Cameron and Zardari at loggerheads as talks approach

By staff

David Cameron and Pakistani president Asif Ali Zardari continued their animosity-filled build-up to talks on Friday by disagreeing on the state of the war against the Taliban.

Mr Zardari said earlier this week the prime minister’s comments that Pakistan could not “look both ways” in the struggle against extremism were “uncalled for”.

Yesterday Mr Cameron said he stood by his comments. But Mr Zardawi quickly hit back by suggesting the west was losing the war in Afghanistan.

“I believe that the international community, which Pakistan belongs to, is in the process of losing the war against the Taliban, and that is, above all, because we have lost the battle for hearts and minds,” he told Le Monde newspaper.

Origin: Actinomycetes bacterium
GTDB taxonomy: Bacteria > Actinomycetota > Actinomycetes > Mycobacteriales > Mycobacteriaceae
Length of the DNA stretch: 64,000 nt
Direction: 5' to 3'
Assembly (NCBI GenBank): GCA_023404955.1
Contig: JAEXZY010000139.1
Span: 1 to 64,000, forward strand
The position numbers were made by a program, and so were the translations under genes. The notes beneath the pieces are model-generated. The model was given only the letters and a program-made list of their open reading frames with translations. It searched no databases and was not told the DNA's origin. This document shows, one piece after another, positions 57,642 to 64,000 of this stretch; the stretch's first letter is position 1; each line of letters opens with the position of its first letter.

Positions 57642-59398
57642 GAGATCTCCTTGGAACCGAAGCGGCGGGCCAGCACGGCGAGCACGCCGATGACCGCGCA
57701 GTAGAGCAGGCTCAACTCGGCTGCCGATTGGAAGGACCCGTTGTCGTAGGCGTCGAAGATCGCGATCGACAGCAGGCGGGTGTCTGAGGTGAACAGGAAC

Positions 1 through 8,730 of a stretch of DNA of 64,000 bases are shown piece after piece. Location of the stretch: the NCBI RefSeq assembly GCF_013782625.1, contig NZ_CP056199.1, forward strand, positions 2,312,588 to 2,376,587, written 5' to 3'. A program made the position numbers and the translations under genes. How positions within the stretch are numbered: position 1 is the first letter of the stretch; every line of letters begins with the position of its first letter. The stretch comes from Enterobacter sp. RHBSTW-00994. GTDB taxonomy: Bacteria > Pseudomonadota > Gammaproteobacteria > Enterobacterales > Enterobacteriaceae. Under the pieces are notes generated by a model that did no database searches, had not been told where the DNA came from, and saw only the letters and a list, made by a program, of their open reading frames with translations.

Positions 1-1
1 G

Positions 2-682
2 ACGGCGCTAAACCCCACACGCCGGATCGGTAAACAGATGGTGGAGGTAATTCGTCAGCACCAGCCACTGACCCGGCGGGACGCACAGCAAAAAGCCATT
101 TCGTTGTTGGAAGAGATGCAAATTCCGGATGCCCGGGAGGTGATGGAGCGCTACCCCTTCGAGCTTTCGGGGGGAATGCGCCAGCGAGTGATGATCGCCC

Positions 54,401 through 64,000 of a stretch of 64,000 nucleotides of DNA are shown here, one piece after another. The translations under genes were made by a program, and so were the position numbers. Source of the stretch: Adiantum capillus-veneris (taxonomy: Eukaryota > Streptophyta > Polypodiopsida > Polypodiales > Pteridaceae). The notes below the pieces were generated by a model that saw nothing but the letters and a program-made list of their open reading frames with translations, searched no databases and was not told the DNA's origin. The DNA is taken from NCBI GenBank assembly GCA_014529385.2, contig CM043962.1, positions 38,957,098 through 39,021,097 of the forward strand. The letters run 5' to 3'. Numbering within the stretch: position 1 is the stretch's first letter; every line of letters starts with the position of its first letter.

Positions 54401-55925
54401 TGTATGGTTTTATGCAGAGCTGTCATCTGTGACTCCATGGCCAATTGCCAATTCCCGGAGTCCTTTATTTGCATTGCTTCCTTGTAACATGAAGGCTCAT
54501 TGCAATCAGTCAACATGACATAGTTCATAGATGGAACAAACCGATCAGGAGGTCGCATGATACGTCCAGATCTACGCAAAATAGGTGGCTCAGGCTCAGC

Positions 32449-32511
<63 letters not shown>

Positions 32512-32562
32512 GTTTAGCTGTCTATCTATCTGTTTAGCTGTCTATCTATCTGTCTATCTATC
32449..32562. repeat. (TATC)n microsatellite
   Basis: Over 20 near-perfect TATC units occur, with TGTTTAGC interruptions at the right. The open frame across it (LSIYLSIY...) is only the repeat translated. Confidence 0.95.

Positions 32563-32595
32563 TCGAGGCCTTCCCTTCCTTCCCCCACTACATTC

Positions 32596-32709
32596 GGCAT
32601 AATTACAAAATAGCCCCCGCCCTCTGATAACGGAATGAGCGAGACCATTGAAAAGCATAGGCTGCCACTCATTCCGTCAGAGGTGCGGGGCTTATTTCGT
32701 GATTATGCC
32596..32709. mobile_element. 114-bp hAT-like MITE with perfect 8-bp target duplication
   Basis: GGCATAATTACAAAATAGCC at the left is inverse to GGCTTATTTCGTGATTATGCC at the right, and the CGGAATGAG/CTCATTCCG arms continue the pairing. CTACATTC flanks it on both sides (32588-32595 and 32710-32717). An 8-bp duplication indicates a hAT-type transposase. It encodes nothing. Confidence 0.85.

Mr Cameron deepened the divide between the pair by quickly distancing himself from Mr Zardari’s view.

“The key thing is to build on the relationship we have and to make sure we’re cooperating on security issues,” he said yesterday.

“The terrorists have done enormous harm in Pakistan itself.”

US president Barack Obama made clear through his press secretary he also disagreed with Mr Zardari’s comments.

Mr Cameron and Mr Zardari will meet for face-to-face talks at Chequers on Friday.

“I would explain to him that it’s my country that has paid the highest price in this war in human life. This frank discussion could give us some serenity,” the Pakistani president said.

“That is why I didn’t cancel my trip to London despite this grave error. Our relationship [is] ancient and solid enough for that.”